Epoxy plaques with recesses for crests

I used a LowRider V2 to make these two plaques for colleagues leaving our institution.

I debated trying to carve something like the crests, but realized I really liked having the texture and vibrant colour of the woven crests. The LR made it easy to inset the crests in a shallow carve so they were recessed into the plaque.

Carvings were a mix of 60 degree and 20 degree end mills, with a 1/8" upcut for the flat regions for the crest insets. Inkscape and EstlCAM were used for the design and gcode generation.

Sequence was:

  1. Flatten the twist out of the boards with a 1" slab flattening bit, run on both sides. (I don’t have planer, but this works.)
  2. Carve the letters, border, and crest insets.
  3. Spray 2 quick coats of canned lacquer, focusing on the carved regions, to limit bleed-out when the epoxy was poured in.
  4. Pour in epoxy with black colouring. Overfill so all the epoxy regions are proud of the surface.
  5. Use the 1" flattening bit to remove the excess epoxy almost down to the wood surface.
  6. Sand, sand, sand. I went down to 320 with a random orbit sander.
  7. Apply Osmo Polyx Oil finish, two coats, using a piece of lint-free cloth.
  8. Once the finish dried, smooth out the finish with sanding by hand with a fine sanding cloth/pad; I used a Mirka 400 grit pad.

Things I’d like to improve next time:

  • The left plaque with the narrower font ended up with little wood ‘tags’ in the epoxy. I should have buff-wheeled the carving more, or just chosen a smoother/wider font to make the edges easier to clean up before the epoxy.
  • The border on the left plaque gave a nice framing, so I’d like to keep that design element for other plaques. The lines were so thin though that with wood variability the widths don’t quite look the same thickness everywhere. It’s not bad, but could be cleaner.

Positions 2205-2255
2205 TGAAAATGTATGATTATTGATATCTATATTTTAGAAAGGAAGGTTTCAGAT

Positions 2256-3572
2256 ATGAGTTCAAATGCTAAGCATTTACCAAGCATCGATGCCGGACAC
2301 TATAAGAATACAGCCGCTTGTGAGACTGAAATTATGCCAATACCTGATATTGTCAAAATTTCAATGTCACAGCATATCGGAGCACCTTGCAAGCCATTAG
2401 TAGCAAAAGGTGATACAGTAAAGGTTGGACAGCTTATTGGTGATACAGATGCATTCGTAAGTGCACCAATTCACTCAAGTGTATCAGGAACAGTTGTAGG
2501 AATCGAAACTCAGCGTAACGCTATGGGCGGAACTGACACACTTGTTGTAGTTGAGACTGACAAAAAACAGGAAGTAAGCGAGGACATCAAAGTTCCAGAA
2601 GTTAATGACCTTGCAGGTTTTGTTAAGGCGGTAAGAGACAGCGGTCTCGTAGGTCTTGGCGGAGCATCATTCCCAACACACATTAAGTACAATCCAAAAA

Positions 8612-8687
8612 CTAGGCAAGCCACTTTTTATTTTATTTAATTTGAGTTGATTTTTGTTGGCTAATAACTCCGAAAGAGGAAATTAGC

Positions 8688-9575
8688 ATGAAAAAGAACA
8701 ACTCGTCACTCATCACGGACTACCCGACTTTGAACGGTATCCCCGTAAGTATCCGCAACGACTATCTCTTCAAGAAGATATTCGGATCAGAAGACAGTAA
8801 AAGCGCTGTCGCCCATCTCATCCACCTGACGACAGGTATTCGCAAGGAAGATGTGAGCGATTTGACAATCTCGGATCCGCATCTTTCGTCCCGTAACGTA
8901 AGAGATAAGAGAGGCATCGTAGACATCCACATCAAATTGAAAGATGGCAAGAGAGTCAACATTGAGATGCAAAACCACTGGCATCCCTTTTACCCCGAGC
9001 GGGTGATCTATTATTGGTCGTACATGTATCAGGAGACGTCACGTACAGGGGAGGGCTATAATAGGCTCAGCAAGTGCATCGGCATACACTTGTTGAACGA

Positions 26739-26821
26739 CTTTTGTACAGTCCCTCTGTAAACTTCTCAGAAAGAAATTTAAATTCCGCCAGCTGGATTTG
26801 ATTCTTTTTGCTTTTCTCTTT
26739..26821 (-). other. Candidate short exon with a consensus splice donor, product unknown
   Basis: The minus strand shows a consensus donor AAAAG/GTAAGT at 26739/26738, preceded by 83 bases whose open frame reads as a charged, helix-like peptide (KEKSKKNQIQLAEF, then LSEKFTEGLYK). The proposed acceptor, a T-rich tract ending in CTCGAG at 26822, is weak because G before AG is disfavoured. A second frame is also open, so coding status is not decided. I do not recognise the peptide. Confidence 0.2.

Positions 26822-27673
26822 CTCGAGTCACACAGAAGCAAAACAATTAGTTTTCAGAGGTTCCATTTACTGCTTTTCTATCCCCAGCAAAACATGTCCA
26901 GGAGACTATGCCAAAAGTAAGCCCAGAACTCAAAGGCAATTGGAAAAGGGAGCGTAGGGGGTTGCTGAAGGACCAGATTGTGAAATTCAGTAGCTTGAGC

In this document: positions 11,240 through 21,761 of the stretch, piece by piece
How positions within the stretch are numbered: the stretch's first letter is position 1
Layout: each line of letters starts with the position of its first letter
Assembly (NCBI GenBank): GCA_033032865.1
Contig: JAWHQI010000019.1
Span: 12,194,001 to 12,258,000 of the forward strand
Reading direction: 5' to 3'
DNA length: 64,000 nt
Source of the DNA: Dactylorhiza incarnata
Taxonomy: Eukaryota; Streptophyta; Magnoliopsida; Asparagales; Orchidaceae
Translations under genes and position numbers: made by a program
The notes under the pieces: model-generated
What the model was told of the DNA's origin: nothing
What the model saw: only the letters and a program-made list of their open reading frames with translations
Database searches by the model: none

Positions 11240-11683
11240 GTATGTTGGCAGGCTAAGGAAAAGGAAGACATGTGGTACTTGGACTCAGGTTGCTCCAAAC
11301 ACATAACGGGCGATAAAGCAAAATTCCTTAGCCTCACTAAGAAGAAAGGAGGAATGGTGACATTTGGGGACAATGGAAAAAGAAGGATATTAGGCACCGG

• Still figuring out the mechanics for the sanding and finish application. I found I still saw swirls on the wood after the Osmo was applied, even though I had worked progressively through the grits and looked with a raking light before I applied the finish. For the finish, where I was doing both the front and back, there was inevitably one little bulb of finish that ran down from one surface to the back, and then hid when I ran I around the edges with a dry cloth to try to take up all the excess…

I really like these!

I like the woven crests both colour and texture wise, although I did start wondering what they would look like with a clear resin pour over the top too?

They might look like enamel, or they might look terrible - get back to me when you try! :rofl: :rofl:

There are fifty gazillion experts on the internet who will advise how to get rid of swirl marks.

I’m not one of them, so don’t listen to me, but … try moving your sander a little faster, and use good quality sandpaper.
Clean between grits, use a little water (or use alcohol) after each grit to raise the grain a little and you can check for swirl marks too.

Go down to 240 with the sander and hand sand the final grit in the direction of the grain.

My preference for something of this size would be to use a really sharp hand plane and no sandpaper.

I feel your pain! :smiley: I tend to finish the back entirely before doing any work at all on a face that will be exposed, then there’s only one side (and edges) to worry about although those drips still turn up. That may not be the way the pros do it, but it works for me!

Ah: good idea. I think I need to do more about the cleaning. I twigged a bit that there was noticeable wood dust when I handled the pieces during grit changes, but didn’t think too much about it.

I wish my planer-fu were good enough for that. I have a hand plane that would have been the right size for this project, but need to find a day to gather and use a sharpening system to make the blade useful again. In the blade’s current state, it leaves the piece worse off than when I started…

Thanks for the the advice!

Oooh: I really like that idea! If the epoxy could be poured clear and bubble free, that could really look sharp.